Agathis australis

Iwi want to own the forest, but then want taxpayer to pay for doing the weeding

Iwi want to own and manage the forest and tell us all they are the guardians of Waipoua Forest for us all…but it turns out that they really mean for a price….to help with the weeding.

The Waipoua Forest Trust says the Transport Agency is putting Tane Mahuta and other giant kauri under threat by careless management of the road that runs through the Northland forest.

The conservation trust sent a report to the agency saying endangered plants have been weed-sprayed and rare trees chainsawed, and invasive weeds are running rampant.

The trust’s spokesperson, Keith Stewart, said the agency was ignoring its responsibility to protect the forest, and the iwi in charge of managing the roadside needed to take more care.

He said the agency was being cavalier.

“I think the problem lies with the NZTA [New Zealand Transport Agency], they’re the ones at the end of the day who have the responsibility for that road and for the forest it goes through, the problem that we have at the trust right now is that the response from NZTA has been to completely ignore our complaints, completely ignore them.”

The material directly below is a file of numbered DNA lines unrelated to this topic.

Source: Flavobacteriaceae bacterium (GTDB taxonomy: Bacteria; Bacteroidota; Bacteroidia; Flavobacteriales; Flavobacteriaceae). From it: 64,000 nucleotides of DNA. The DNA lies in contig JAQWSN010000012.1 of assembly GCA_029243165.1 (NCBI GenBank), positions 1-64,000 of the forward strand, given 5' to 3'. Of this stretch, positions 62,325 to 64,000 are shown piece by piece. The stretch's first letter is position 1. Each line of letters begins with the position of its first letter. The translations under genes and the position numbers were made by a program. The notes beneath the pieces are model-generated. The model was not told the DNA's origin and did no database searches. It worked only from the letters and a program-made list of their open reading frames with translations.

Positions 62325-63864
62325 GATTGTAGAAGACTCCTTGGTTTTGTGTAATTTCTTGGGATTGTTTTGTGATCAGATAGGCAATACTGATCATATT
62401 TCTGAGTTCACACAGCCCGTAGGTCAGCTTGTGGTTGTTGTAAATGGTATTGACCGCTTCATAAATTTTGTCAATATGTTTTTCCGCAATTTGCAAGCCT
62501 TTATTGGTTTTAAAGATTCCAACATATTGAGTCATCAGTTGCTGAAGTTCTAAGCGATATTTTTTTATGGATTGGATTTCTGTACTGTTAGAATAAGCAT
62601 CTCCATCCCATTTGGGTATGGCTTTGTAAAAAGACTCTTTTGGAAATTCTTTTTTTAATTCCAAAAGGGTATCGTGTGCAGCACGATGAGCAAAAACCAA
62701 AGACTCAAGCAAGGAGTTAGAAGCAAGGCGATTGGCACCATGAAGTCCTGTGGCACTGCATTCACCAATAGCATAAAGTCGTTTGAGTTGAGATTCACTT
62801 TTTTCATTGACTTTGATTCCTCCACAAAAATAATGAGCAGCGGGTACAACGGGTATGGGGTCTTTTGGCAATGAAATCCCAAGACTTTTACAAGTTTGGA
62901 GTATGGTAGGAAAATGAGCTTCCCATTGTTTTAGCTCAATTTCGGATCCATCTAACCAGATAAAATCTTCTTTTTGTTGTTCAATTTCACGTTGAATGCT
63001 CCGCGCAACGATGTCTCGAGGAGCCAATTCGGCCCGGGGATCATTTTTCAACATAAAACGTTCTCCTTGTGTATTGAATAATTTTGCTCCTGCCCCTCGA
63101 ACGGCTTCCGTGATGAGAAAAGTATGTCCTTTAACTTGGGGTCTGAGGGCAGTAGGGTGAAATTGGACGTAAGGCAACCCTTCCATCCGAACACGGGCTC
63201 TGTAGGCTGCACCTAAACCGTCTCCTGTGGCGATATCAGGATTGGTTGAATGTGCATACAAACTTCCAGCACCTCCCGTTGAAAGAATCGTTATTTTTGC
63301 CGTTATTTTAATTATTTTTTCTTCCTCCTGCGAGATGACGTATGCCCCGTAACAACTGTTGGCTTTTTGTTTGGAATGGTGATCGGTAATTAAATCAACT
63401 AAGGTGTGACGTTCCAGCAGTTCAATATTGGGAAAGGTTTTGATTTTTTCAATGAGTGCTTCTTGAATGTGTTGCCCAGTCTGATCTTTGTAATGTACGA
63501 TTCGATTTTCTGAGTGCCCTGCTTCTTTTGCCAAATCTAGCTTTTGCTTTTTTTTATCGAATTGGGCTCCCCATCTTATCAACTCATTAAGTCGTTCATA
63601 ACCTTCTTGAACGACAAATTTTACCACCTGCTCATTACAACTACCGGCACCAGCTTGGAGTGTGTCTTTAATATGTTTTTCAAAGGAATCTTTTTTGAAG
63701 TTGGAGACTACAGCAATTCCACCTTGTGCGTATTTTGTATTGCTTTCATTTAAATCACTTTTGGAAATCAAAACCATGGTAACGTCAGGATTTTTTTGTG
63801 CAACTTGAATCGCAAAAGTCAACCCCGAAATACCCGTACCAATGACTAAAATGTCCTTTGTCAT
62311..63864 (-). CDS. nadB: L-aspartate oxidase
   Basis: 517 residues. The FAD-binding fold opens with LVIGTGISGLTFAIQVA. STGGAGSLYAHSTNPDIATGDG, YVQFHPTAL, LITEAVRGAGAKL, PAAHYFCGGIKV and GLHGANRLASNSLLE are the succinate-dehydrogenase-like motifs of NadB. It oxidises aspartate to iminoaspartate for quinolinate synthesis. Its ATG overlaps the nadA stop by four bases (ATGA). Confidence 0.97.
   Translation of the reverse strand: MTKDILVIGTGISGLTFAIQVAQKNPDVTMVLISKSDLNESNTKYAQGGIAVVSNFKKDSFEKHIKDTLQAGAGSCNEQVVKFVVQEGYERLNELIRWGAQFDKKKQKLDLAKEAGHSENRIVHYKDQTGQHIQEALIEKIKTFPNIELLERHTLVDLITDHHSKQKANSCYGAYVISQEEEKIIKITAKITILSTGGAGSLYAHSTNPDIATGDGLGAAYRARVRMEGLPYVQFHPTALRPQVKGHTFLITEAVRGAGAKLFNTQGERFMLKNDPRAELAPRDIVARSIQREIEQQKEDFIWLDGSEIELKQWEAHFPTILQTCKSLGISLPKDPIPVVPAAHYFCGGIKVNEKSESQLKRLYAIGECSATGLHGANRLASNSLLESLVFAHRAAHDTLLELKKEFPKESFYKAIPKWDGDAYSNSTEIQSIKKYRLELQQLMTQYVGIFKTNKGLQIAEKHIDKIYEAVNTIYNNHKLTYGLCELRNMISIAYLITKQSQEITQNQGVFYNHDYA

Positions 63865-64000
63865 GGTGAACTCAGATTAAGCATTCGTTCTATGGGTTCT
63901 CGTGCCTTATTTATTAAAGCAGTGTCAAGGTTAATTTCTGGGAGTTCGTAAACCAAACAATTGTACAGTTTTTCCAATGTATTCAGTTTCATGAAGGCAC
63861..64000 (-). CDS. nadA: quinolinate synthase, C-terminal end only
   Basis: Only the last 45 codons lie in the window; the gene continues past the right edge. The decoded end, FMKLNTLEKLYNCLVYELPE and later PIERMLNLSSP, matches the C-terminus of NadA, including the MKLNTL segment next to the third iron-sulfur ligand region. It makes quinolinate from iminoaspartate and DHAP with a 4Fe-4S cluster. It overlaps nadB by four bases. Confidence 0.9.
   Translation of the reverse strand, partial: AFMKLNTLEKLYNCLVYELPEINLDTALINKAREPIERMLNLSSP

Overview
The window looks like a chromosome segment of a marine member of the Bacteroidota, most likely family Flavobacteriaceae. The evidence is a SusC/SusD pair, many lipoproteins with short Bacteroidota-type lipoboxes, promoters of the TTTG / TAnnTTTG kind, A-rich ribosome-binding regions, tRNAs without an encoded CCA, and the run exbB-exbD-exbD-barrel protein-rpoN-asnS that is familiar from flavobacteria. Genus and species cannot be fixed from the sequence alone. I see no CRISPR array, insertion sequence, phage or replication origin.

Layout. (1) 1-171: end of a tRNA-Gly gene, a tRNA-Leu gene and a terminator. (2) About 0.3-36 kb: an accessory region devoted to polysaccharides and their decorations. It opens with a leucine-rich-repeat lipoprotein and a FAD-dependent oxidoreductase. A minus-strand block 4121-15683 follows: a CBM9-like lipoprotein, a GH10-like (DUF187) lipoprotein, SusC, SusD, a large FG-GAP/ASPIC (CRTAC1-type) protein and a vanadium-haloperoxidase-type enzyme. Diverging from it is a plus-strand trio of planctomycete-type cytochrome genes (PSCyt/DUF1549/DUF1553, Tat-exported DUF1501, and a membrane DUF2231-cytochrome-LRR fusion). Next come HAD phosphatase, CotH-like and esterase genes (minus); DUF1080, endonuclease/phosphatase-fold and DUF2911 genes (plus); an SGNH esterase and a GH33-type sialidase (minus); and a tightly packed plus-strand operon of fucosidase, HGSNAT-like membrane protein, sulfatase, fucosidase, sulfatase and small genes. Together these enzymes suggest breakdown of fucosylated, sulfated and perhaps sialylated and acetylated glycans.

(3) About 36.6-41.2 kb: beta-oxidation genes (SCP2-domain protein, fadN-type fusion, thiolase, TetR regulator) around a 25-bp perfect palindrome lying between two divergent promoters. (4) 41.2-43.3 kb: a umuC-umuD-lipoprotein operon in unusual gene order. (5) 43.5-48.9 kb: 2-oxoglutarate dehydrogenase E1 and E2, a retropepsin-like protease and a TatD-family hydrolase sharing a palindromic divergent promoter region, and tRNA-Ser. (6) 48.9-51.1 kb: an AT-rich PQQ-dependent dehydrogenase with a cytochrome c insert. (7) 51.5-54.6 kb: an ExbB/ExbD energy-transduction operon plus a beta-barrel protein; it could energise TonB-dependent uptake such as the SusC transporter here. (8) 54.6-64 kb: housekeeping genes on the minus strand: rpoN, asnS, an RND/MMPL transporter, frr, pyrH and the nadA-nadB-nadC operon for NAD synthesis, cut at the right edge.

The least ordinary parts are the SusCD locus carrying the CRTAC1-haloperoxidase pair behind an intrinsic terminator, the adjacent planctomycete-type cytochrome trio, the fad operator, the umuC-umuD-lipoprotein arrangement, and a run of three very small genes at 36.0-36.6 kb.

The Transport Agency said it had met trust representatives to try to understand their concerns, and was auditing the management of the forest.

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If you want to save the tree then buy the land, otherwise bugger off

Some hippy tree-huggers in West Auckland are trying to save a kauri and a rimu.

What rips my undies is that the trees are on private land and these busy-bodies are invading the land to protect the trees.

Residents in West Auckland are protesting plans to fell a 500-year-old kauri in Titirangi.

Protest organiser and local resident Aprilanne Bonar said they would blockade the site on Monday morning, where a proposed house and deck are to be built.

“It is unconscionable that during a time of enormous concern about kauri dieback that developers would kill a healthy kauri, to make way for a deck,” Bonar said.

She said members of local hapu, concerned residents, and several local politicians would be gathering to support the occupation and advocate for protection of local heritage and ecology.

“Destruction, without public consultation, of a 500-year-old kauri and a 300-year-old rimu have been permitted as outcome of reforms to the Resource Management Act,” she said.   Read more »